Resolution (Article 21?): Permits the existing political duopoly to absorb and manipulate all the work of the Occupy movement.  Preserves Cold War double-talk by using “corrupt corporatocracy,” rather than “capitalism.” Threatens formation of a new political party, rather than the calling of a Second Constitutional Convention. How does forming a new party within the present money-and-corporation owned system do anything but eat itself alive?

Overall:  This document reeks of middle-class bias.  This document makes zero specific environmental proposals, and does not mention our crisis of sustainability/capitalism.  This document is anti-union.

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8 years ago

Yeah, big-time stuff.
The crises of our world are far too great and on-rushing to permit the kind of condescending, nostalgic empty-headed cheering of nostrums and pabulum from the folkish, anti-union, pro-babble ascetic “neither left nor right” side of the vacuum.
Call it like it is, my man – that’s what our minds are for. How can there can be even the slightest mention of the environment?

Michael Dawson
8 years ago

Also, no mention of race. No mention of prison-industrial complex.

8 years ago

Actually, there was a ground-shaking Article about the environment – empowering the EPA, of all entities, to lock up and slay the bad corporations, an imbecilic proposition – as if the junior corporate interns at the rubber-stamp arm are going to get badges and wireless transmitters and be the Green Police and take down the Corporations, yeah!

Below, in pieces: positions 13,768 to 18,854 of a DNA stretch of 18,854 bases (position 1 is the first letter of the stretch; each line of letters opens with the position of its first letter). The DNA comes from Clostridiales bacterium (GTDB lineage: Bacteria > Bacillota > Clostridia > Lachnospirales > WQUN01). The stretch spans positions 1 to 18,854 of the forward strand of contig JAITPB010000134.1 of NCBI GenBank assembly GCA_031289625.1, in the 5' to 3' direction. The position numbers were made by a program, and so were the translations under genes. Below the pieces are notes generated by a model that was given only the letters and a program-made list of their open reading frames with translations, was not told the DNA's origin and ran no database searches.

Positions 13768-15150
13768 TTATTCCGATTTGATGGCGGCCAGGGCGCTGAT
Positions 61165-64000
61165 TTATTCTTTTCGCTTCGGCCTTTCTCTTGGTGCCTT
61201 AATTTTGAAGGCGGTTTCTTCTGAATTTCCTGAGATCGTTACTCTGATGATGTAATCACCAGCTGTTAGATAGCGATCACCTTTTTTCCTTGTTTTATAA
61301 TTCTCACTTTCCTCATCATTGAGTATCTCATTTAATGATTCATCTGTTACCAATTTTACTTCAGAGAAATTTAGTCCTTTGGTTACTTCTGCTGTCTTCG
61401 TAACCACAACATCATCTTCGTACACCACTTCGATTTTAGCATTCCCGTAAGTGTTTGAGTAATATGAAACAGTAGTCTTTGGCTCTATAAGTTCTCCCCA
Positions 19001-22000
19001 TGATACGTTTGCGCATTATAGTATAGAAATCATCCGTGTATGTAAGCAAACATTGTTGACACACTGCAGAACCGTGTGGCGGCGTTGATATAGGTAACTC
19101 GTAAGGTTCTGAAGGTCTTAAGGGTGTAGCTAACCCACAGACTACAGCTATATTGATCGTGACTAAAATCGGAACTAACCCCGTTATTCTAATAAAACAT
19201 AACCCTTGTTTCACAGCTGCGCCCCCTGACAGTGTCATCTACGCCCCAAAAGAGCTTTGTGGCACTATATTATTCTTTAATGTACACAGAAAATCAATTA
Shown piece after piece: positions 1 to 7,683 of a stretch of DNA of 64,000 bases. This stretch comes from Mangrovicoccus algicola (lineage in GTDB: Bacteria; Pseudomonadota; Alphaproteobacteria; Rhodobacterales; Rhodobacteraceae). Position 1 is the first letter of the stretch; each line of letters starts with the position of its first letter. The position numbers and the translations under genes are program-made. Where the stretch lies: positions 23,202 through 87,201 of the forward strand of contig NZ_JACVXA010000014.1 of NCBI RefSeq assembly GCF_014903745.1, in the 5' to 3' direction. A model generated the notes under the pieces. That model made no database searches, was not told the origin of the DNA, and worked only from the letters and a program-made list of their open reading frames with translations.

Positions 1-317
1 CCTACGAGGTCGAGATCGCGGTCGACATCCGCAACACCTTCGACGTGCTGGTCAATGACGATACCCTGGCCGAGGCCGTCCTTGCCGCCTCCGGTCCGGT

The 60’s left foundered on these kinds of idiotic, puerile, Dylan-worshipping fabrications about social reality and power relations, and lost the cultural and economic wars to the corporate hegemon.

Michael Dawson
8 years ago

Yeah, the combination of naivete and abstractness there is pretty stunning. Can you imagine the EPA going around zapping entire conglomerates? “Bang, you’re dead, GE!”

I’m sure the Democratic Party will hop right on that, once it gets its chance to respond to the Occupy Grievance Petition.

Meanwhile, not a word about transportation, energy use, economic waste, agribusiness, etc.

Michael Dawson
8 years ago

Another unmentioned topic: the length of the work week.

Luis Cayetano
8 years ago

Man, fuck this. What the US needs is a rock solid COMMUNIST party who are dedicated to the mass line method of leadership. Now I know, Michael, that you don’t like vanguardism, but if the Left is going to avoid sinking deeper and deeper into a quagmire of dead-ends and perpetual drift, it’s going to have to go back to the very basics of political economy and to have a mode of organisation that doesn’t hanker to middle-class whimpiness but rather to SMASHING capitalism (in the long run, while winning battles in the short). That necessarily involves the most conscious… Read more »

Mark Lovas
8 years ago

Thanks Michael. I hadn’t read this thing carefully. What you are saying seems exactly right. I guess I let down my critical standards because I was simply so happy to see someone complaining in public. I shall have to read what you’ve written carefully. (I haven’t finished reading what you’ve written.) So, thanks again. (In my own defense: I currently have no private space but live with my elderly parents in an environment of non-stop noise. It’s not the white noise of a coffee shop where individual sounds cancel out. Rather, every individual sound is heard with painful clarity and… Read more »

Mark Lovas
8 years ago

I now realize that I hadn’t even seen the thing you are responding to, so I’m doubly in your debt…..

Uncle Yarra
Uncle Yarra
8 years ago

+1 for all of the above.
Violence would strengthen their unity.